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BenFred: After passing on chances to add certainty, nontraditional could be Cardinals' best bet for fifth rotation spot

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JUPITER, Fla. – Get weird?

Might as well.

At this point, why not?

The more we keep seeing and hearing about the ongoing competition for the Cardinals’ unclaimed fifth spot in the starting rotation, the more it sounds like the best answer — at least until Jack Flaherty returns and proves he can stay healthy — could be the wild-card route.

Maybe there’s a branding opportunity there, too.

The Cardinals could announce a four-man rotation (Adam Wainwright, Miles Mikolas, Steven Matz, Dakota Hudson) and the use of a Wild Card.

First-year manager Oliver Marmol no longer sounds so certain about naming one pitcher as his No. 5 starter. On Sunday morning, he declined to categorize the competition as being solely between right-handed options Drew VerHagen and Jake Woodford. Both the manager and the front office have indicated they are open to the idea of something less traditional.

Just when the fundamentalists in Cardinal Nation started wrapping their heads around the idea of the designated hitter in the National League, they received fair warning from Marmol that another new-age look could be in play at Busch Stadium in 2022. This time, on the mound. Asked Sunday if an opener approach could be attempted at some point this season, Marmol said the notion of using a reliever where a starter usually appears could be an option.

“I think there is definitely some versatility in our bullpen to be able to do that,” Marmol said. “Not just one guy. When you look at who we have, there are several guys who could potentially do that.”

Asked if the fifth spot in the rotation could become a place for experimentation, Marmol answered, “potentially.”

Marmol also disclosed Cardinals coaches had spent a good chunk of Saturday night and Sunday morning debating and discussing the direction the team ultimately will decide to go with that unclaimed spot.

In a perfect world, the Cardinals front office would have signed Max Scherzer this offseason, or pulled off a spring-training trade for selling-off Oakland’s Sean Manea before the Padres landed him Sunday.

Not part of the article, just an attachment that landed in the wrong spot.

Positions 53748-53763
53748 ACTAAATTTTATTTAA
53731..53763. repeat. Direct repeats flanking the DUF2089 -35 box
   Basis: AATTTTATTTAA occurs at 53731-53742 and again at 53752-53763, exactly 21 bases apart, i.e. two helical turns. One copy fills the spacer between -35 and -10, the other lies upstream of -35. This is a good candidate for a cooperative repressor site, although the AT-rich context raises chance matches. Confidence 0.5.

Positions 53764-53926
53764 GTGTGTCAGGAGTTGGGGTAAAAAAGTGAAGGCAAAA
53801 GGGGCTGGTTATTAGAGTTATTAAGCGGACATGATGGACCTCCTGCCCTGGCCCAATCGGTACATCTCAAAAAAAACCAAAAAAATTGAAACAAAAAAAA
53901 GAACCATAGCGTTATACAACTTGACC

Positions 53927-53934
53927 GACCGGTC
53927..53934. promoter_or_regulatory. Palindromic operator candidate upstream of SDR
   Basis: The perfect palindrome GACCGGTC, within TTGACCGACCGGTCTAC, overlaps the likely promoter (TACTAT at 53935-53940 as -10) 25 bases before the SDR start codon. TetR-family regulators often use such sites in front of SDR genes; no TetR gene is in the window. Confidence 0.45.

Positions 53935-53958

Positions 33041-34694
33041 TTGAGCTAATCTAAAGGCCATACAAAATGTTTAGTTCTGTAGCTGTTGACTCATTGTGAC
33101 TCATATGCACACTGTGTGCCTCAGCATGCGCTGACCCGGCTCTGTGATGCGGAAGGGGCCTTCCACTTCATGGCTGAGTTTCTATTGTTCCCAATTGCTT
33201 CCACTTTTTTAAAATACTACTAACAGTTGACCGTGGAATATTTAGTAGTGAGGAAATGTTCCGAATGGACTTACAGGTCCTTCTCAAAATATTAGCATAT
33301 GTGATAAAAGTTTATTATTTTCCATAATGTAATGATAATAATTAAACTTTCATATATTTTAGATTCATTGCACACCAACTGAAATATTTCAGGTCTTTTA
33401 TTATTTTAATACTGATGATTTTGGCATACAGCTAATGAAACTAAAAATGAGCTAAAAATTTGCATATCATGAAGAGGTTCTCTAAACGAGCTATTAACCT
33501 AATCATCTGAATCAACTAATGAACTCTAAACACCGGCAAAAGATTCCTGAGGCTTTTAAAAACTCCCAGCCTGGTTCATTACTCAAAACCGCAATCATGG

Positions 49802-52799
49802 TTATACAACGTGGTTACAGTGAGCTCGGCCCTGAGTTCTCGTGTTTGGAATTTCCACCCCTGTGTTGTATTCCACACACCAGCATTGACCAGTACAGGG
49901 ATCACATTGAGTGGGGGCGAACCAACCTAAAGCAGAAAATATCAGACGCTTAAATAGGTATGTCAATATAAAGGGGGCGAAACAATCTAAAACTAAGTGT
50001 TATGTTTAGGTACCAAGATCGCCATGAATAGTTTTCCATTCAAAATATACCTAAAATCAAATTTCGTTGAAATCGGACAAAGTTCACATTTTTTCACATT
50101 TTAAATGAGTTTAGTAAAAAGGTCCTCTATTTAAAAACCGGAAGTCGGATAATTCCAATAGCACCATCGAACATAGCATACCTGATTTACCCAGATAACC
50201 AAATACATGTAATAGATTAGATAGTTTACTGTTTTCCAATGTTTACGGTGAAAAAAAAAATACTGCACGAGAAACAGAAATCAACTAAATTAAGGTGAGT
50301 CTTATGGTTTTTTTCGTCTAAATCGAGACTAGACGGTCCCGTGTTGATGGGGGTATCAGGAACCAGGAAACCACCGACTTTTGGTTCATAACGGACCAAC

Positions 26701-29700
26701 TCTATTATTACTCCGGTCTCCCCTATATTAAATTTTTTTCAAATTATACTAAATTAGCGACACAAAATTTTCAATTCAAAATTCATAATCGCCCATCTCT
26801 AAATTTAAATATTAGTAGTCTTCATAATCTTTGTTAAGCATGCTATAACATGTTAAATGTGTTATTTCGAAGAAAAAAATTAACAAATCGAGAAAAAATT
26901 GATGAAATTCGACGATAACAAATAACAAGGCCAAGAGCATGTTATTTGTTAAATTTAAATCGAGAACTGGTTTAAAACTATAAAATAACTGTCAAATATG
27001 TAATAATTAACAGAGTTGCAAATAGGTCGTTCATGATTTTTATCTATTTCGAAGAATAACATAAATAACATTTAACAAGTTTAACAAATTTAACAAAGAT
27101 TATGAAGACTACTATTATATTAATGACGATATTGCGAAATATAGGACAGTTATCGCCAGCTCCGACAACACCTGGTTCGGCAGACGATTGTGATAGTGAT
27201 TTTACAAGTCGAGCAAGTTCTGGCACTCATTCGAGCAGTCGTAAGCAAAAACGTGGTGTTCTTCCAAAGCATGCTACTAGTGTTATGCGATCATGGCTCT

Here in reality, the Cardinals don’t have an obvious fifth starter as long as Flaherty is on the mend from the shoulder issue that popped up after he reported to spring training post-lockout. Not having an obvious fifth starter is an obvious risk. This is not exactly breaking news. What could make the uncertain situation worse, though, is trying to convince yourself you have one just for the sake of tradition.

What the Cardinals do have is an impressive and versatile mix of pitchers who are capable of handling multiple innings, a relief group that could be weaponized in all sorts of ways with a forward-thinking committee approach to that final rotation spot.

VerHagen and Woodford could both be part of that kind of solution. Others could as well. Including Jordan Hicks.

The high-velocity right-hander is aiming to throw two innings Monday. He believes he will be ready to pitch three in a game by the time the games count. How about asking him to get through the lineup once to start a game before passing the baton to teammates? How about him going even deeper than that, if the Cardinals feel they have enough other high-velocity options in the bullpen for the back end of games?

Hicks has had a very strong camp. He’s healthy. He’s throwing triple-digit heat easily after dialing back (just a little bit) his max-effort approach used in the past. He’s taking control of counts and working efficiently. He’s faced nine batters in Grapefruit League play so far this spring. Four struck out. One walked. Two grounded out harmlessly. One reached on a fielding error. Just one managed to get the ball out of the infield, on a line-drive out.

“They have to work a little harder to get on base, and they have to respect you more when you are in the zone,” Hicks, 25, said. “If I establish that I’m throwing strikes, which I will be, it’s going to be tough for the hitter to go up there looking to take.”

On the subject of his role, Hicks said he should have more clarity in the coming days.

The Cardinals, per Marmol, are set to have 15 pitchers on the opening-day roster. That will have to be trimmed down by May 1, but the temporarily extended depth builds the case to try something less conventional. If a standalone fifth starter was present in this camp, the answer should have been clear by now. It’s not.

Getting weird can feel scary. But it doesn’t have to be bad. As long as it works.

Of all the ways baseball has changed in recent years, the way to prove new things are smart remains the same.

What wins looks wise.


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